We were walking along, chatting about the new house we hope to move into in a month. The drizzle pattered lightly on the glass roof and water trickled down the central gutter in enclosed red brick alley. Excited, we kept talking. We came across him before we’d seen him.
Stretched out on his back, tight against a shop front, sleeping bag laid upon flattened cardboard, head resting on a rucksack and another neatly placed behind him. Neatness was the impression. Even his long hair and beard were neat. There was no smell, he must find somewhere regular to wash.
We walked on chatting a little less, concerned about the disparity between his existence and ours, we stopped, talked about him, hoping he was safe, had he eaten? We walked back and gave him some money for food. He politely thanked us, said he preferred food, but then there were days he only got coffee and chocolate. I said he could save money given for such dire days and this began a chat about his situation. He was safe down here in this rural town, this position was dry, he was tucked away from the wind slipping past.
It took me back to a man in London who apologised for being in his condition. I’d said it could happen to any of us. How close we are, but how little consideration society gives to such unfortunates. He had been a soldier, had, “Seen too many nasty things to cope with.”
What would turn any of us from the route we enjoy through life’s tempestuous waters? What would change mine? If I were to suddenly be without my wife, for me that would be tough. It’s strange, I’ve always been strong, independent, but our love is strong and in my present condition, our relationship sustains me. We’ve had an incredibly stressful thirty years, life has constantly attacked us on almost every level creating great instability, we’ve moved often due to very small incomes, faced my death more than once, lost so much, struggled, struggled, yet we’ve coped. We respect and love one another even though this has been severely challenged in so many ways. Relationships are what you make them, generally speaking they are based on mutual respect, empathy, a conscious effort to share.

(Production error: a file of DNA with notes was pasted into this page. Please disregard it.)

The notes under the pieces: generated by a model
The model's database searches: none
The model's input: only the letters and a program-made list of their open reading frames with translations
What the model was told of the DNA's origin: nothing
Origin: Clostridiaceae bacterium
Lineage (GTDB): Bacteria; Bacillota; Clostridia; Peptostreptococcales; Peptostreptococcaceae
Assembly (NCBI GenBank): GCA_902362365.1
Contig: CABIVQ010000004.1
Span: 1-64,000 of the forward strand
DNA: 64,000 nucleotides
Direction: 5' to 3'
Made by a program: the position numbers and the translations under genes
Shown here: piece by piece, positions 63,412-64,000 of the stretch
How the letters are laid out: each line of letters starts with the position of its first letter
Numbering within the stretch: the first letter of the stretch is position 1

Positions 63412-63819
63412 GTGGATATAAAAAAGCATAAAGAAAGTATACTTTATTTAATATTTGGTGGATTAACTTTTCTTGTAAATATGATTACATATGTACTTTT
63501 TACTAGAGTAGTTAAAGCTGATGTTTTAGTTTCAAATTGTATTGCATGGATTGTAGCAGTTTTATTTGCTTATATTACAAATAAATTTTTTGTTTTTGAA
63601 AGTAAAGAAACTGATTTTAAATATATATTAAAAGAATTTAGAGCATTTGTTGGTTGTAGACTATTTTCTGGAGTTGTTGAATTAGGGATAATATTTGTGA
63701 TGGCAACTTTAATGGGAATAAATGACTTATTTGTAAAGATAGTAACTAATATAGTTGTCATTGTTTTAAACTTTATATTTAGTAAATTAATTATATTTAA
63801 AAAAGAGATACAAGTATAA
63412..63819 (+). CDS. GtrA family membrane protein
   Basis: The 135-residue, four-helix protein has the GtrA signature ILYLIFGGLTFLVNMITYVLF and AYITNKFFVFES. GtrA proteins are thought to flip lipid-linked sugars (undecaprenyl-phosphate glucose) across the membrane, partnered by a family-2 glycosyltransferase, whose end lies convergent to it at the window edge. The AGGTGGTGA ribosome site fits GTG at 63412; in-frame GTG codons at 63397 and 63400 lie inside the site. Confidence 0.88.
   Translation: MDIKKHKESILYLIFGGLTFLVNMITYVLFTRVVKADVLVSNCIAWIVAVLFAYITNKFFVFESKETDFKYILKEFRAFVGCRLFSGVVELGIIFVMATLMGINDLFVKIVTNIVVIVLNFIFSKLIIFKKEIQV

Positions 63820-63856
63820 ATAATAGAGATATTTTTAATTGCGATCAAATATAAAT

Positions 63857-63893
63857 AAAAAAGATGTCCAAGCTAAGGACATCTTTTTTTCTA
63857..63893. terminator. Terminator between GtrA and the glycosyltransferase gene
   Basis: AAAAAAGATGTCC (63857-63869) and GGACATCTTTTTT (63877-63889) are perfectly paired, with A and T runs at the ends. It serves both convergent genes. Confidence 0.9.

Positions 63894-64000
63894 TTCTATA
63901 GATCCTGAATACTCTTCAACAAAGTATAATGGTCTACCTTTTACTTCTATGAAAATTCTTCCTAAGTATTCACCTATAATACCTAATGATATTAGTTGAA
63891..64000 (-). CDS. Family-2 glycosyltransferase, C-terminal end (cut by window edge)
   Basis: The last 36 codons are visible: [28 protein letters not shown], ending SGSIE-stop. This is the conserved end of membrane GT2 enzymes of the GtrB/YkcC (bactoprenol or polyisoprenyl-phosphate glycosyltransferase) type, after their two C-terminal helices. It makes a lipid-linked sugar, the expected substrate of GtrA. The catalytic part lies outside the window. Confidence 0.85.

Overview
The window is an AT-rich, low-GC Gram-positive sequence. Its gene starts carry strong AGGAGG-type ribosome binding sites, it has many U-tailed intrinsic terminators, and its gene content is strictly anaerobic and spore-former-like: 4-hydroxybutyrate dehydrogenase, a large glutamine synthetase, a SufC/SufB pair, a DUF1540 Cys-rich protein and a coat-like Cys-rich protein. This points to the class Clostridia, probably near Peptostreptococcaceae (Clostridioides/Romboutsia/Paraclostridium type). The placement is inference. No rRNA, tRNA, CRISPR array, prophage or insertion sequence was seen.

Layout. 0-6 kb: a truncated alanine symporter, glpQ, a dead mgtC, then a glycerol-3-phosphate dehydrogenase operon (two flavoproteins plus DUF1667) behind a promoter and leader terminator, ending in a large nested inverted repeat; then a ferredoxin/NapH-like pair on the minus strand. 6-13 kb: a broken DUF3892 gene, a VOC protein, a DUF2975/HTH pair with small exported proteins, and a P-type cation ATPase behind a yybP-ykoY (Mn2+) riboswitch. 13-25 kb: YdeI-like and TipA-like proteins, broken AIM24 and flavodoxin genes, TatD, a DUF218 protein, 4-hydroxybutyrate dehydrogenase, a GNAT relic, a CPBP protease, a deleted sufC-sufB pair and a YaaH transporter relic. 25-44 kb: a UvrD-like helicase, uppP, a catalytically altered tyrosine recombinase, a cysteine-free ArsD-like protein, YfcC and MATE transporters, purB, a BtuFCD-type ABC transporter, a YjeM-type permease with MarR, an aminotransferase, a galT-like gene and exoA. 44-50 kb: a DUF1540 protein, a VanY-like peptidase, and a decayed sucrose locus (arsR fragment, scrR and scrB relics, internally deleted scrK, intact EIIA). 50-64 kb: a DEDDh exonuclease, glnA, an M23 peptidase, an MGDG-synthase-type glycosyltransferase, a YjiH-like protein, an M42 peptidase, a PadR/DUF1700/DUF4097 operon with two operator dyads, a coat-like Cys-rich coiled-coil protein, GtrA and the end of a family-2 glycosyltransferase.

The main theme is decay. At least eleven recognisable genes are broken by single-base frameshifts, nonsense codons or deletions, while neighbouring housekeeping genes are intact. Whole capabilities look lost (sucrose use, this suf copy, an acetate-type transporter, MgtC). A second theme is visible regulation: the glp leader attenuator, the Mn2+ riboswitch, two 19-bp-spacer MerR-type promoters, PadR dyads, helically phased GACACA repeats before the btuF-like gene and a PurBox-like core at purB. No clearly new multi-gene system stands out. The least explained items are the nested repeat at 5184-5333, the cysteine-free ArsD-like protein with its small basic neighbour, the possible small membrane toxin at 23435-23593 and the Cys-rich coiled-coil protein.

That man in the covered alley, all those people lying on our pavements across the country, they appear to have none of this. I asked him if they help each other. His voice was firm, non-judgemental. “We stand alone. We have to. It is survival out here. You must look after yourself. That’s all.”
Wow, imagine such an existence, so bared of all which preoccupies us. No home, no security, no money, no-one to turn to for comfort. No support. Gosh, how lucky any of us are who has any one of these things.
For one reason or another you lose your job, (poor health in my case), can’t pay the rent, slide in to debt…. For years we’ve slid alongside that chasm, only just avoiding tumbling in. When you fall into it you can’t get out. It takes years, cutting back, doing very little, living the life of a pauper, then one month you are out, but the next you slide back in. You struggle as your friends spin around enjoying life, pubs, trips away, spending sprees. Unlike us, those on the pavement were unable to lift themselves out. We were lucky. Chance, that’s what tips you over.
Surely, with all the billions washing about we can solve this, work out ways to shelter these vulnerable people, at the very least during the harsh winter months. Imagine being ill upon the streets? Imagine dying on hard, cold concrete, alone, without company, without love.